Colors of the Arab World: Meaning and Symbolism
If you are wondering why you see green throughout our website, it is because green is the color of the Arab world! There are many symbolic meanings and representations behind the color green and the other colors of the rainbow. Arab America Contributing Writer Emily Devereaux says different colors can carry different meanings and symbols in various cultures. Colors are able to provoke specific emotions or thoughts, which has been an interesting phenomenon throughout history. Perceptions of color lead cultures to develop their own symbols and meanings based on such colors.
Significance of Colors
Different colors may evoke certain emotions. Many people may associate the color red with anger, while others associate red more strongly with love. Markella Kaplani, a psychologist from Greece, says colors are ingrained in the human signaling system. Kaplani holds that in the past, people used color to indicate danger. Many people may see a black fly and see it’s just a pest. However, if that black fly brandished yellow stripes, people would be able to indicate danger.
Therefore, people feel different looking at certain colors because they are used to indicate certain instincts. Colors have also become a critical facet of culture that is overlooked. In essence, colors have the ability to capture an emotion. Because colors convey emotion, colors are also vehicles of meaning, whether this meaning is to individuals or an entire culture.
Black was adopted as a color of the Arab world in the Abbasid era. The Abbasid Caliphate ruled the Muslim empire during the Golden Age of the Arab-Islamic World. The Golden Age produced success in literature, science, and architecture. Many flags in the Arab world have black incorporated, perhaps because of historical roots. However, black may have other meanings. In both Egypt and Syria, black was incorporated into the flags as a symbol of opposition toward the oppressive forces of colonialism, which lead many countries to associate black with the death of its people. Worldwide, black is also often associated with death or despair. Many people say black insinuates the absence of light. In Islam, hell may be called “black hell” because hell is understood as black and dark, for punishment and suffering.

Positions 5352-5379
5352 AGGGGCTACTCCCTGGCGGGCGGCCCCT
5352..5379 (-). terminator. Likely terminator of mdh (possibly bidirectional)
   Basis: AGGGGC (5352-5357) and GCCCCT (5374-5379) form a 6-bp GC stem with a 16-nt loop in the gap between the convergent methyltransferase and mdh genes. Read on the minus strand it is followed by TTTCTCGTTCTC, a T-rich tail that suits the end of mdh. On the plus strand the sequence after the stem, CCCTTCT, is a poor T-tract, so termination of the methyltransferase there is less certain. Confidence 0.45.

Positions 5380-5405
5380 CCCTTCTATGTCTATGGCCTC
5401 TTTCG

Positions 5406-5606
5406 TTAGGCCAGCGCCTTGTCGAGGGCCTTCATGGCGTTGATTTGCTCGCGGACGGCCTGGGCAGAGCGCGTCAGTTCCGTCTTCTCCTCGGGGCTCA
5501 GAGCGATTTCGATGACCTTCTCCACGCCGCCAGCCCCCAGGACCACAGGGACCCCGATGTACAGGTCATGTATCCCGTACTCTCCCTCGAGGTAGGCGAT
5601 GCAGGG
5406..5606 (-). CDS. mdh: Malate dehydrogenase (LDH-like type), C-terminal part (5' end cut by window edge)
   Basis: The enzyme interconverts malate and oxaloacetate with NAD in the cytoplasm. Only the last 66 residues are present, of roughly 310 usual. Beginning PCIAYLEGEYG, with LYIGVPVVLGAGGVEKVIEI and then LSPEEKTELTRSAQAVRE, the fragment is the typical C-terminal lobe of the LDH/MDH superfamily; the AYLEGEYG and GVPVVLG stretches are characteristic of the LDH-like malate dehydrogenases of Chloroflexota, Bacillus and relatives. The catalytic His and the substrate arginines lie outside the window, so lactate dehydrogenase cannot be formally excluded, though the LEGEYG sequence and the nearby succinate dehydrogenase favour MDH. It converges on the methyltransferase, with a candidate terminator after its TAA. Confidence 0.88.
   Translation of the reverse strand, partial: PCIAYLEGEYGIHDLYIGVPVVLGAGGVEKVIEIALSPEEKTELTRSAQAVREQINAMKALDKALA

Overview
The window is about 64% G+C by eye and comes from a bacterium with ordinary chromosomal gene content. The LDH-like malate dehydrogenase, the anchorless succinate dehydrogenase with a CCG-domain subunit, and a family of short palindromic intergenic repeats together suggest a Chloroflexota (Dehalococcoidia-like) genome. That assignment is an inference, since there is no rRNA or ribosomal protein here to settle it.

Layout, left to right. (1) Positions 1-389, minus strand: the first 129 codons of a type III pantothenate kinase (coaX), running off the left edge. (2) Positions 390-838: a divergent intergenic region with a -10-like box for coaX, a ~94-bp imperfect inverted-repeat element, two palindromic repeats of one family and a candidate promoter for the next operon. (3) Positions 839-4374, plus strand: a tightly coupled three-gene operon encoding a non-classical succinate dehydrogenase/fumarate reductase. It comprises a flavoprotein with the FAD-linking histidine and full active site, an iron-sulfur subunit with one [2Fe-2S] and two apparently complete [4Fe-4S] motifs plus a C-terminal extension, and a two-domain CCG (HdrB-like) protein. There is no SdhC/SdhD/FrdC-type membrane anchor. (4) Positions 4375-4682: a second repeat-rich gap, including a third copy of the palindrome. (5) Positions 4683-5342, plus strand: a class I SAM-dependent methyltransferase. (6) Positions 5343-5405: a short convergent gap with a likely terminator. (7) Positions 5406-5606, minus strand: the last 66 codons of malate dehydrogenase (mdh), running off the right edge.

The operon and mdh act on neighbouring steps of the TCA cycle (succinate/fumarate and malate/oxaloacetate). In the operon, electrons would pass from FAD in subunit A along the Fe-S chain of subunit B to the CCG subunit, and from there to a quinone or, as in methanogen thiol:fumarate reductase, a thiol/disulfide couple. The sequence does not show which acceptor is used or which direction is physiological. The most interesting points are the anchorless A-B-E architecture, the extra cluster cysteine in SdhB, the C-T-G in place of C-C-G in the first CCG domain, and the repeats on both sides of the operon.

However, in fashion specifically, there has been a bit of a shift toward favoring the color black. This can be because of many Muslim people, specifically Shia Muslim people, sport the color black during the month of Muharram. Arab fashion accepts black clothing as dressing smartly. This may also have to do with many Arab people having darker features, such as beautiful dark eyes!
Generally, green is associated with positive connotations. It has two primary meanings in the Arab World. First, green is often used in flags to pay homage to the land, because it’s associated with nature and fertile land. In Oman, the green in the flag represents the Green Mountains. Green evolved to have an extended meaning of growth, due to its association with nature. Similar to how crops growing for harvest, many people reach a “green age”, where they are youthful but growing and maturing, which signifies positive growth.